Again, the sentiment of “full spectrum dominance” rings ever true.

But one thing has changed. Back then, Look described our “massive” commitment to Asia as a byproduct of our “might and wealth,” evidence of our “fat.” We wouldn’t be there, Look suggested, “if we were poor or powerless.”

Today, a slimmer America (at least in terms of budgetary strength) nevertheless persists in making massive military commitments to Asia. Again, we say we’re irreversibly involved, and that blood is the price of our involvement.

But is Central Asia truly today’s new “right place” to project American power? In arresting the spread of a “very tough” terrorist foe, must we see Afghanistan as a truly irreversible — even irresistible — theater for war?

Our persistence in squinting at Asia through blood-stained military goggles suggests that we still have much to learn from old articles about Vietnam.

The “War on Terror”: The Globalization of Perpetual War

W.J. Astore

At TomDispatch.com, Tom Engelhardt has a revealing article on the truly global nature of America’s war on terror, accompanied by a unique map put together by the Costs of War Project at Brown University’s Watson Institute for International and Public Affairs.  The map reveals that America’s war on terror has spread to 76 countries, as shown below:

costofwar_projectmap_large1

This metastasizing of “counterterror” efforts is truly paradoxical: the more the U.S. military works to stop terror, the more terror spreads.  “Progress” is measured only by the growth of efforts to stem terror networks in more and more countries.  But the notion of “progress” is absurd: That 76 countries are involved in some way in this war on terror is a sign of regress, not progress.  After 16 years and a few trillion dollars, you’d think terror networks and efforts to eradicate them would be decreasing, not increasing.  But the war on terror has become its own cancer, or, in social-media-speak, it’s gone viral, infecting more and more regions.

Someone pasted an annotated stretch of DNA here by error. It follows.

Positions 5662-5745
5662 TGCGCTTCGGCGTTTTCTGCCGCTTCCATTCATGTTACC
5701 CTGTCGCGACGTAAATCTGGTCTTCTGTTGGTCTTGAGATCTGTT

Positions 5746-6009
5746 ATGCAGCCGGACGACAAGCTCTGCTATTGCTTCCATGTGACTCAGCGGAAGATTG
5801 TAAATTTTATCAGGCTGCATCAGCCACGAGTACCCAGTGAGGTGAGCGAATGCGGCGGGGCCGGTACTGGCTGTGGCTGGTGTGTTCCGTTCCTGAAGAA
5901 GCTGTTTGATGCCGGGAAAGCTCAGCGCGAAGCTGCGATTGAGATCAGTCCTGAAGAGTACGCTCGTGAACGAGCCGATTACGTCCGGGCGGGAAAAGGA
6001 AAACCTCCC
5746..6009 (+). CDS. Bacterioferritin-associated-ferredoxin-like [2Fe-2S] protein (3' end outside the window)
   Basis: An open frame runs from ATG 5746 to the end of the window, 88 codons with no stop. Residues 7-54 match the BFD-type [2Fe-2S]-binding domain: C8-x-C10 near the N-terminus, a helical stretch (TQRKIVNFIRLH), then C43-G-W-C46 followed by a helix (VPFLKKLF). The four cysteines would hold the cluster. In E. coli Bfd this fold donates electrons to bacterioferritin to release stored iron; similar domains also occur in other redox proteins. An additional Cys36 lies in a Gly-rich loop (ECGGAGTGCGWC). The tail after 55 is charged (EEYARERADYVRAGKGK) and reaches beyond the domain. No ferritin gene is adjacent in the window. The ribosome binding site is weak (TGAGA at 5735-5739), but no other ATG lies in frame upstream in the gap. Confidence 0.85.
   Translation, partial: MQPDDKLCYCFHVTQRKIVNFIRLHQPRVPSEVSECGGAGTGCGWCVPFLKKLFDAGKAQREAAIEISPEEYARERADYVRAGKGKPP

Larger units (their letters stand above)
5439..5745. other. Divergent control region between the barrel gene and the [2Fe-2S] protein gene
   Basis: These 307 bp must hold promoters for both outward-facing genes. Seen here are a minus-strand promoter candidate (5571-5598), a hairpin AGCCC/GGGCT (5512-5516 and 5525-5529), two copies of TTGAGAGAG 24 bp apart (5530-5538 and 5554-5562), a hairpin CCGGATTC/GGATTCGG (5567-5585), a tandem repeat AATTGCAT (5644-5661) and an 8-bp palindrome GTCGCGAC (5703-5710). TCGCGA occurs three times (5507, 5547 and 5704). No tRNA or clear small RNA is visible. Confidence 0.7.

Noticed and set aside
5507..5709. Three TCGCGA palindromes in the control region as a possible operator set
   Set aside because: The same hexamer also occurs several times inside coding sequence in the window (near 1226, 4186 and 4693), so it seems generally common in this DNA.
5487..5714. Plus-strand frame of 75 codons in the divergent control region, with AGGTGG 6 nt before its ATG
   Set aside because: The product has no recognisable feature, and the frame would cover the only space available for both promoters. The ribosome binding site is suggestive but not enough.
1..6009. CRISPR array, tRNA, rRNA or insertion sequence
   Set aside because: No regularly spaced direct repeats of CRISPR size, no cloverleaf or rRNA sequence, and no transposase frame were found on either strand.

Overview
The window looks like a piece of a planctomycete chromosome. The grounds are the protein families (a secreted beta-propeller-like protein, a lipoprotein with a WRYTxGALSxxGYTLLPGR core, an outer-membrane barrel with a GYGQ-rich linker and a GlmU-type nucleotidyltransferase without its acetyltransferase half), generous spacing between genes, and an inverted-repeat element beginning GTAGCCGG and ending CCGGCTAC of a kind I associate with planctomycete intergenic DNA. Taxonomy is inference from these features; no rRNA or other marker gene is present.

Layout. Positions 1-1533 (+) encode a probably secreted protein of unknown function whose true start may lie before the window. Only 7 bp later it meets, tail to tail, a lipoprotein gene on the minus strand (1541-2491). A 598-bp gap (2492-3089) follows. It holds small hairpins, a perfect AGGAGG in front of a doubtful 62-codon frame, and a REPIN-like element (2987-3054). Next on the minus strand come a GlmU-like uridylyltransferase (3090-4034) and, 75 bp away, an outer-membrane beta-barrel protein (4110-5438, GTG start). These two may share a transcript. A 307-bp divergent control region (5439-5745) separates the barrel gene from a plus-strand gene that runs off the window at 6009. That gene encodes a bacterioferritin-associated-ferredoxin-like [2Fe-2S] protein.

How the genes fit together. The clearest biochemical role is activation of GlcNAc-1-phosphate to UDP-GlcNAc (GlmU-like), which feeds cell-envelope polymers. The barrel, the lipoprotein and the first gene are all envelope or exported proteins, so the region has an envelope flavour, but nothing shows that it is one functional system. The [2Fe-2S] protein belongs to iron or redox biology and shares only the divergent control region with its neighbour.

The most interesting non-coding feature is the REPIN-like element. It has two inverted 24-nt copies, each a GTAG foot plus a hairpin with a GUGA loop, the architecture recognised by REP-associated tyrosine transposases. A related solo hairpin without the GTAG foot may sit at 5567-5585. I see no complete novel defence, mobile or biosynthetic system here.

A metaphor I like to use is from Charles Darwin.  Consider the face of nature — or of terrorism — as a series of tightly interlinked wedges.  Now, consider the U.S. military and its kinetic strikes (as well as weapons sales and military assistance) as hammer blows.  Those hammer blows disturb and contort the face of nature, fracturing it in unpredictable ways, propagating faults and creating conditions for further disturbances.

By hammering away at the complex ecologies of regions, the U.S. is feeding and complicating terrorism with its own violence.  Yet new fracture lines are cited as evidence of the further growth of terrorism, thus necessitating more hammer blows (and yet more military spending).  And the cycle of violence repeats as well as grows.

A sensible approach: Stop hammering away with missiles and bombs and drones.  Stop feeding the terrorist wolf with more blood and violence.

But the U.S. government is caught up in a seemingly endless cycle of violence and war, as Engelhardt notes here:

Let me repeat this mantra: once, almost seventeen years ago, there was one [country, Afghanistan, the U.S. targeted]; now, the count is 76 and rising.  Meanwhile, great cities have been turned into rubble; tens of millions of human beings have been displaced from their homes; refugees by the millions continue to cross borders, unsettling ever more lands; terror groups have become brand names across significant parts of the planet; and our American world continues to be militarized

This should be thought of as an entirely new kind of perpetual global war.  So take one more look at that map.  Click on it and then enlarge it to consider the map in full-screen mode.  It’s important to try to imagine what’s been happening visually, since we’re facing a new kind of disaster, a planetary militarization of a sort we’ve never truly seen before.  No matter the “successes” in Washington’s war, ranging from that invasion of Afghanistan in 2001 to the taking of Baghdad in 2003 to the recent destruction of the Islamic State’s “caliphate” in Syria and Iraq (or most of it anyway, since at this moment American planes are still dropping bombs and firing missiles in parts of Syria), the conflicts only seem to morph and tumble on.

A new kind of perpetual global war: Engelhardt nails it.  To end it, we need to stop feeding it.  But as the map above indicates, it seems likely that U.S. hammer blows will continue and even accelerate, with results as violently unpredictable as they are counterproductive.